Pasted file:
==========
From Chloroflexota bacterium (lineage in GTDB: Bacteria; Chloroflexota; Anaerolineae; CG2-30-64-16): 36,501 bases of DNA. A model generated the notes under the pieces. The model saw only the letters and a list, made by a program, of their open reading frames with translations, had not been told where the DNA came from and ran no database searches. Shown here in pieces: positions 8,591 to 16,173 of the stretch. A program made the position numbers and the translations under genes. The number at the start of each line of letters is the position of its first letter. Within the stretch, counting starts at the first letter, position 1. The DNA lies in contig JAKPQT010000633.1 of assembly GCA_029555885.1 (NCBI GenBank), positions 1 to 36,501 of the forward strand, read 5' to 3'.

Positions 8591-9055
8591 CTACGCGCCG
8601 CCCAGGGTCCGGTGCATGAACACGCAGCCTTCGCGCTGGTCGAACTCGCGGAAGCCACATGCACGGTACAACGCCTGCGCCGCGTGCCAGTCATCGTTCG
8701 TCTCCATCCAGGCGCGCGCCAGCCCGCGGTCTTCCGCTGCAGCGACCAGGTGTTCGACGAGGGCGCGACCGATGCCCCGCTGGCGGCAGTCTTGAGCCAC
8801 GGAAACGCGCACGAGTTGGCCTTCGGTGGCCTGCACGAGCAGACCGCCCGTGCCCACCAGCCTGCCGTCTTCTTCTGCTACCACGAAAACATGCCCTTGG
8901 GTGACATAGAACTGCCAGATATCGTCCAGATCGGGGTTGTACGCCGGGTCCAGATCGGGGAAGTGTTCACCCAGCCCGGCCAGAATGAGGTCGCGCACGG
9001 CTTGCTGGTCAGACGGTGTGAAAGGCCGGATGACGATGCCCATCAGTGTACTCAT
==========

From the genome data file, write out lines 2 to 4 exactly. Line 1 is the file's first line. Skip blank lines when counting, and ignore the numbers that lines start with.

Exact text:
Positions 8591-9055
8591 CTACGCGCCG
8601 CCCAGGGTCCGGTGCATGAACACGCAGCCTTCGCGCTGGTCGAACTCGCGGAAGCCACATGCACGGTACAACGCCTGCGCCGCGTGCCAGTCATCGTTCG